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November 13, 2021

Alabama’s Hero Golf Tour is about more than golf

By Gregg Dewalt, AGN Editor
Hero Golf Tour logo

Madison, Alabama, resident and avid golfer Doug Smith calls playing in tournaments in North Alabama on the Hero Golf Tour “a great atmosphere” and “a support system.”

The tournaments are a place where veterans like Smith, who retired after 23 years in the U.S. Air Force, first responders and even civilians can bond over golf and share stories.

Best of all, veterans and first responders play for free on the tour, which is in its second year of operation in Alabama.

Smith has made numerous new friends while competing in the one-day events offered by the Hero Golf Tour.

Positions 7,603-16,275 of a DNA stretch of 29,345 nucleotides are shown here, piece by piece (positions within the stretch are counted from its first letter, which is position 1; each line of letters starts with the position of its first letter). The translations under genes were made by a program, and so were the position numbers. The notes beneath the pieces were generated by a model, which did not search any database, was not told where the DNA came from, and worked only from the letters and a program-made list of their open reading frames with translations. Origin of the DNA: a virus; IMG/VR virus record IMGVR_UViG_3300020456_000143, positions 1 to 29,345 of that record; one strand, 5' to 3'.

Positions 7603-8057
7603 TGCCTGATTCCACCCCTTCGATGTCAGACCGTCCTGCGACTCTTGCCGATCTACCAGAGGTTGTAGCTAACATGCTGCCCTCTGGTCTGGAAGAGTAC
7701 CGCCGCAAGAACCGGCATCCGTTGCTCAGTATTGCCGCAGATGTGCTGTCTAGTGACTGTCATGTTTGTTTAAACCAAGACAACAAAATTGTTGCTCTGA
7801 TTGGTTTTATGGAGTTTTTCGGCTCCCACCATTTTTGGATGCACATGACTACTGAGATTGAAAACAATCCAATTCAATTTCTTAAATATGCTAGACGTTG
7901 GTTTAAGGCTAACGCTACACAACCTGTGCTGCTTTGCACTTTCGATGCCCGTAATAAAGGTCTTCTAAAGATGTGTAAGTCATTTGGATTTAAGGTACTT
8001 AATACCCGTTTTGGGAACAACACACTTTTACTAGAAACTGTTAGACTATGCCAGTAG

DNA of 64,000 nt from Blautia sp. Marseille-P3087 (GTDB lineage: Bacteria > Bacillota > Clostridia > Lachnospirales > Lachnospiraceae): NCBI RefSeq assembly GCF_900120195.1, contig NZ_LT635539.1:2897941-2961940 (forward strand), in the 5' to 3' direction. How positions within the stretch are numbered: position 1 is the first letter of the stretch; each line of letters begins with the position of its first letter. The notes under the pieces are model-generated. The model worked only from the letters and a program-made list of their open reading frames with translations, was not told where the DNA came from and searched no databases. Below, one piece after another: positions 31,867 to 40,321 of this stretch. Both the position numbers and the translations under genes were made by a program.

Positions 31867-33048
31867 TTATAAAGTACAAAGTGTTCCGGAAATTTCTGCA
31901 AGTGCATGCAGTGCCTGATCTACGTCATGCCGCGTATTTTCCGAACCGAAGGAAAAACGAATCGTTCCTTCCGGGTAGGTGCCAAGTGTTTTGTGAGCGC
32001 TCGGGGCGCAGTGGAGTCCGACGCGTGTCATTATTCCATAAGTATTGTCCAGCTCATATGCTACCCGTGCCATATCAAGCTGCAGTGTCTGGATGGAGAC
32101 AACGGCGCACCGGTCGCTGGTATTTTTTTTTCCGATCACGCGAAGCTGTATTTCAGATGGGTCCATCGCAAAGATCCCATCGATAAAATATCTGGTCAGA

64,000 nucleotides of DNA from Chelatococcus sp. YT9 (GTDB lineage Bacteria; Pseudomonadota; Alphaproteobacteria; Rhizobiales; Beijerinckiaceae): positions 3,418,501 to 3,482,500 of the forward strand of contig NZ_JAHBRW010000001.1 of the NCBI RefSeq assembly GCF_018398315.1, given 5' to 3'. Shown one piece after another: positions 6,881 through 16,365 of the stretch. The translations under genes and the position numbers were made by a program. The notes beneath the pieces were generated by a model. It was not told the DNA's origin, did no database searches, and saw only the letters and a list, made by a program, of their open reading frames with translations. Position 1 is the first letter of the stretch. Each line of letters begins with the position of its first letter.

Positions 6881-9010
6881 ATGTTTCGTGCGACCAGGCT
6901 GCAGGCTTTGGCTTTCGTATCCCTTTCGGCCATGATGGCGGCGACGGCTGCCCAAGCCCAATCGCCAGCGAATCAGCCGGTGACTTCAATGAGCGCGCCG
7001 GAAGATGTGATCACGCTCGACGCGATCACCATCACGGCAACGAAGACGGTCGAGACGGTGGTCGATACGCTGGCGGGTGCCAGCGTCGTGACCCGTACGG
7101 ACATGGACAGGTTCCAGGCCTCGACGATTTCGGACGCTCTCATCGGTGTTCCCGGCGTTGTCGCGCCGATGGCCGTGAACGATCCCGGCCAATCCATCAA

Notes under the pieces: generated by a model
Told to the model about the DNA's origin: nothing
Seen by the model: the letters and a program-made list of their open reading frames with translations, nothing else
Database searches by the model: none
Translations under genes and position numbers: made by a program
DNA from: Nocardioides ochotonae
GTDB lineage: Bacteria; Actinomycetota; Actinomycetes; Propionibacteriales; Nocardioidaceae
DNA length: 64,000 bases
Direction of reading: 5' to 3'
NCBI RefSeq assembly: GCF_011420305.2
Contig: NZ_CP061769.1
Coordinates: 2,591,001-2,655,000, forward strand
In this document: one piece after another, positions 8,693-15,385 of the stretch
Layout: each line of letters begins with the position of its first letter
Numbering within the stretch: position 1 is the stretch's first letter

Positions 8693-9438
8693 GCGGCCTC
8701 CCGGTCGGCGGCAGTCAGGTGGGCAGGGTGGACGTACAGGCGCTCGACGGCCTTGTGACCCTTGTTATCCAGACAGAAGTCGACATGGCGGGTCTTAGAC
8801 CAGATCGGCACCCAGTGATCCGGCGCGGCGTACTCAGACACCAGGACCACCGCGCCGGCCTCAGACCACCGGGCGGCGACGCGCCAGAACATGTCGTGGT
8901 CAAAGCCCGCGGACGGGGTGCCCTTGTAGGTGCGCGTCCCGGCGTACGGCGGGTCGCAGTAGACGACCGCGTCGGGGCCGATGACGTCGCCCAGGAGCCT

It’s a program to where it’s almost like there is a no-judgment zone,” said Smith, who works at Redstone Arsenal in Huntsville, Alabama. “It doesn’t matter if you can play golf or not play golf. You come out and you are going to meet individuals from the same walk of life as you.”

“They served their country and are just everyday people,” he added. “It’s a place to go and have a good time and relax. You just are doing it on a golf course.”

Matt Gibson is in his first year running the Hero Golf Tour in Alabama. Since taking over about two months ago, he said stories like Smith’s are commonplace.

Hero Golf Tour: Not just about golf

There’s more to the Hero Golf Tour than just golf, Gibson said. It’s about making sure veterans and first responders know there is a support system in place for them.

Hero Golf Tour head Matt Gibson
Hero Golf Tour head Matt Gibson (Photo courtesy of Hero Golf Tour)